It is not clear at this time which factories were hit, or whether those factories were producing the iPhone’s main processor. Apple is expected to unveil new iPhones this fall, and supply chain disruptions in the critical month of August could have significant adverse consequences for the rapid availability of the new phone before the key Christmas holiday.

TSMC has grown to become the largest independent semiconductor foundry in the world, with profits last year of $11.6 billion. The company has benefitted from partnerships with smartphone companies like Apple, which produces the designs for its own A-series chips and then contracts out their manufacturing to foundries.

TSMC is a critical partner for the launch of the new iPhone. It announced earlier this year that it had begun volume production of 7mm chips, which will drive performance while limiting energy usage.

The origins of the virus are not known, although a statement by the company to Bloomberg said that it wasn’t introduced by a hacker.

Cyberattacks are nothing new to the island nation, which has increasingly faced sophisticated cyberattacks, mostly originating from China, which holds deep antipathy for Taiwan’s president Tsai Ing-wen. Taiwan’s government websites have sustained 20 million cyberattacks per month, with the bulk believed to be originating from China. Jess Macy Yu at Reuters reported earlier this summer that Chinese cyberattacks had grown more successful, even as their total volume has declined. Taiwan’s local elections will be held later this year in November, and the number and intensity of attacks is expected to increase as the date approaches.

Alongside Foxconn, TSMC is one of Taiwan’s most important and profitable companies, and is an obvious target both due to its wealth and scale, as well as its centrality in the increasingly fraught cross-straight relations between China and Taiwan. China has made becoming the world leader in semiconductors a national priority, and companies like TSMC are deeply competitive with mainland foundries.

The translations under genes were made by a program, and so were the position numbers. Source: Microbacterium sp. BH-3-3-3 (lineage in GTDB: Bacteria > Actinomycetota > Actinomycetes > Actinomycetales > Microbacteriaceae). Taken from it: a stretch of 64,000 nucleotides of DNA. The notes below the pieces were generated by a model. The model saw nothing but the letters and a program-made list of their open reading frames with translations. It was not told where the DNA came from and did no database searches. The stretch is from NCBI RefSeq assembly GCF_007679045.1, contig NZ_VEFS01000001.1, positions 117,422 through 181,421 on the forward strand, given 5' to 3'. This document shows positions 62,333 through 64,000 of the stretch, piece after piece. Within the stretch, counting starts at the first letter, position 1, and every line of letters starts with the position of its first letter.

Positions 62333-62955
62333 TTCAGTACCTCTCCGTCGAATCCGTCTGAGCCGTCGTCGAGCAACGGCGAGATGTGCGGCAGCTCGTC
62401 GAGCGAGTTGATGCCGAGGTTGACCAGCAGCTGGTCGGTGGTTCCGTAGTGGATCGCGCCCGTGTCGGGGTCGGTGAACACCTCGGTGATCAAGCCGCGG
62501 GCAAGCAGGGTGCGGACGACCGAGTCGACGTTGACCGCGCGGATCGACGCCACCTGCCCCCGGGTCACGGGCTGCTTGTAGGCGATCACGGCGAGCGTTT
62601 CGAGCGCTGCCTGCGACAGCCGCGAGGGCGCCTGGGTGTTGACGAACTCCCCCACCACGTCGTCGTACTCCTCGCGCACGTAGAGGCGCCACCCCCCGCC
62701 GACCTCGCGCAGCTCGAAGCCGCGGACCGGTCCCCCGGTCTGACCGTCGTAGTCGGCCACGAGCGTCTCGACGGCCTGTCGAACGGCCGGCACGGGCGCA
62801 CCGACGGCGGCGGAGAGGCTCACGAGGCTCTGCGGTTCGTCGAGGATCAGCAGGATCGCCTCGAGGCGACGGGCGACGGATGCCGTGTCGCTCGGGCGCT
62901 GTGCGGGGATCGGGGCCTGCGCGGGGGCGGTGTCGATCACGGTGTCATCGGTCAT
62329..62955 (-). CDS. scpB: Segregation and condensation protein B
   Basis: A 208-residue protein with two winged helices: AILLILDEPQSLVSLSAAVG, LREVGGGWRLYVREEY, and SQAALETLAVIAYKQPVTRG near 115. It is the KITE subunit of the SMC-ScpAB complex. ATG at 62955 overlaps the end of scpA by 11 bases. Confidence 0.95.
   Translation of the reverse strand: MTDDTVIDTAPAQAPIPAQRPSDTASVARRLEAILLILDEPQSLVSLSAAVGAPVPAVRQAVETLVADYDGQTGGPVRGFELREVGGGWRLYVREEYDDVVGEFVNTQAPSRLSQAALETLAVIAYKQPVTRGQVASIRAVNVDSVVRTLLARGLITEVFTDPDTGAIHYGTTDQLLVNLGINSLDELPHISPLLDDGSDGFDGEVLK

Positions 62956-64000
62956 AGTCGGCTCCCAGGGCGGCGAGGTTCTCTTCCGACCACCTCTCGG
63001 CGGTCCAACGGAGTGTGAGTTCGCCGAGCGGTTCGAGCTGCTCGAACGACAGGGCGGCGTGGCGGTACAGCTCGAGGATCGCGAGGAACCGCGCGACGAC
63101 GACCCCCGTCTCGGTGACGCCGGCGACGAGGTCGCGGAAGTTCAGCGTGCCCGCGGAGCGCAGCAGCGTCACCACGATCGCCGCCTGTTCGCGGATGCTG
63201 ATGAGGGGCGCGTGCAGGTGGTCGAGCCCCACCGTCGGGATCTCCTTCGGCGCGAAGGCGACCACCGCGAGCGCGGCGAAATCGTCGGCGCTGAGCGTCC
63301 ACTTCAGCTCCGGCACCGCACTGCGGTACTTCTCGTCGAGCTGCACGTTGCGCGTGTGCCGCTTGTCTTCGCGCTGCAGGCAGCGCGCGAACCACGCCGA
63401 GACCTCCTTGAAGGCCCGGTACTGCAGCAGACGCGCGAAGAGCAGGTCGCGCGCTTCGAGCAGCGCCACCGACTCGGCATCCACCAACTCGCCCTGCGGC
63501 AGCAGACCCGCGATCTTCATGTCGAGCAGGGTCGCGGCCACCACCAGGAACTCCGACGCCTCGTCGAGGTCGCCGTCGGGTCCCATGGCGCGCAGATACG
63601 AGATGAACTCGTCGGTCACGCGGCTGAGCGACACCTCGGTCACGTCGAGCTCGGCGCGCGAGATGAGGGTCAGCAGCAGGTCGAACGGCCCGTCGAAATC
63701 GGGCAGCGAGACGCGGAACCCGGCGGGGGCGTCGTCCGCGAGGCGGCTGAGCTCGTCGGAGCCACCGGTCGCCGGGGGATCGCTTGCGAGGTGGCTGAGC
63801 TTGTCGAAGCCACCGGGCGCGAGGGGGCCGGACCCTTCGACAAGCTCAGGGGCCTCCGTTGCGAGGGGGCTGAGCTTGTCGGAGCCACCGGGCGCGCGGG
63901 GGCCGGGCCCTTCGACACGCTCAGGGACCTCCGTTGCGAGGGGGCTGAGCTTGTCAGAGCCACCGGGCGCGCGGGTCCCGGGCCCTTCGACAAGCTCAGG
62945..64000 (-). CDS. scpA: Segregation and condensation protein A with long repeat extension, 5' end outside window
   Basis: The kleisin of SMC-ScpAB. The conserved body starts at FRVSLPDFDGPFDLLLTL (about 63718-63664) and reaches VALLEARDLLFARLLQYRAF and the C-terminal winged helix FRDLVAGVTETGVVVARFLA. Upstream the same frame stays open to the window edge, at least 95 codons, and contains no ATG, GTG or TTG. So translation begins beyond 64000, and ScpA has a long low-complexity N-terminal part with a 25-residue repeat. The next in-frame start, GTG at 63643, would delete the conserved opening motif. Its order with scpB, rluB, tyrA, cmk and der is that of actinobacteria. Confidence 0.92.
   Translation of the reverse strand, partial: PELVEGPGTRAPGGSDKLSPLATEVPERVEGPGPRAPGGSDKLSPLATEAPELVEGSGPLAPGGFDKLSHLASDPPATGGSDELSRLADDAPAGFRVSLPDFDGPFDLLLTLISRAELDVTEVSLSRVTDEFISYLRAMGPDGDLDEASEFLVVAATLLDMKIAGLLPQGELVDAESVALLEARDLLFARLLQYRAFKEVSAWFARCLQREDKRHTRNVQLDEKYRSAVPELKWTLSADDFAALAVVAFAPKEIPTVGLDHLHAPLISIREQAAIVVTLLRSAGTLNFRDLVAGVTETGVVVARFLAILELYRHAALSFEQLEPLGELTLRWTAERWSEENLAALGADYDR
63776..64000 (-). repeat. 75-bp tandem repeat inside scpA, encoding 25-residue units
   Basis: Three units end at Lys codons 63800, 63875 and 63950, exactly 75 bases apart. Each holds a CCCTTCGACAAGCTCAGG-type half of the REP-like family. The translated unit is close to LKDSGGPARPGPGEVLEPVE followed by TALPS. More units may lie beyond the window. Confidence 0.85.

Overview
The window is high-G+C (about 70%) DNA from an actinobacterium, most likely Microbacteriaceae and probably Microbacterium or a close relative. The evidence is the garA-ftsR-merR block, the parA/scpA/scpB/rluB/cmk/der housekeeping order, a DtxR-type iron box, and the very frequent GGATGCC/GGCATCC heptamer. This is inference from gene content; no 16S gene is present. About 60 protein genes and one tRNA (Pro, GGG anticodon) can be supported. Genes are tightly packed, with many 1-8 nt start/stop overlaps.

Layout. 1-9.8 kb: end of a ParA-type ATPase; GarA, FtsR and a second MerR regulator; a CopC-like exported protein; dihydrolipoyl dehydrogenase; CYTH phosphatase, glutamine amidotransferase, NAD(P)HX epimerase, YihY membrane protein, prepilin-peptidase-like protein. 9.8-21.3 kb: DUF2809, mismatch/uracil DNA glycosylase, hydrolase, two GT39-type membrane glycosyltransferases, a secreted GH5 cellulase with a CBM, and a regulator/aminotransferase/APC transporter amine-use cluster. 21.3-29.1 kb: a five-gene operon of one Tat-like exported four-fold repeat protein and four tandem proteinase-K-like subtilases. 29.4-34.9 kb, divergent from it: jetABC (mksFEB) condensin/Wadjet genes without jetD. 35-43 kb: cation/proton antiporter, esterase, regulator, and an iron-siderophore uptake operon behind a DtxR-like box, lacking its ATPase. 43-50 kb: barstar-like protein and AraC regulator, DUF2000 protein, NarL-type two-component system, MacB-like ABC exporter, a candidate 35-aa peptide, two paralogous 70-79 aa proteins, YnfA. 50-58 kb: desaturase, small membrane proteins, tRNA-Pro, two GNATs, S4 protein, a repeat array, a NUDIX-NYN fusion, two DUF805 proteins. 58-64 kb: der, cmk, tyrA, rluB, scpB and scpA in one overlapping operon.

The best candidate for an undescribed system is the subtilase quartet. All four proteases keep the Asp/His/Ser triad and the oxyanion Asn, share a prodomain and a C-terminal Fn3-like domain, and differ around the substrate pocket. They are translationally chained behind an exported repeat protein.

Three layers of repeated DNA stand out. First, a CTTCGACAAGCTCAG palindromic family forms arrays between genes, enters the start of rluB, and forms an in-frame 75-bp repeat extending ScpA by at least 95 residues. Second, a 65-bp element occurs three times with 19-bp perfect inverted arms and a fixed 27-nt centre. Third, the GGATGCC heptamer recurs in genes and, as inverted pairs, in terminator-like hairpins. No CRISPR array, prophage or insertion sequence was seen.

That’s the paranoid context for many tech executives in Taiwan, and while the culprit of this particular virus is not yet publicly known, eyes and fingers are already beginning to point in one direction.

More information about the attack is expected to be available next week.

Samsung forecasts slowing profit growth for Q2, missing analyst estimates

Samsung has put out earnings guidance for its Q2 which indicate quarterly growth at its slowest for more than a year — as a lack of new ideas to sell high end smartphones drags on the company’s bottom line.

The electronics maker is reporting estimated profit of 14.8 trillion Korean won (USD$13.2BN) on revenue of 58 trillion Korean won (USD$51.9BN) for the quarter.

Samsung’s expectation just misses an average estimate of 14.9 trillion won from 18 analysts polled by Thomson Reuters, and shares in the company are down just over 2 per cent on the earnings guidance news.

The Q2 forecast compares to profit of 15.64 trillion Korean Won (USD$14BN) on revenue of 60.56 trillion Korean Won (USD$54.2BN) for its Q1 — when Samsung reported a record operating profit off the back of growth in its semiconductor business plus the early global launch of its flagship Galaxy S9 smartphone.

Despite that Q1 high, it had prepared investors for a Q2 slowdown — warning in April of challenging conditions ahead, citing weakness in the display panel segment and a decline in profitability on the mobile side, amid rising competition in the high-end smartphone segment.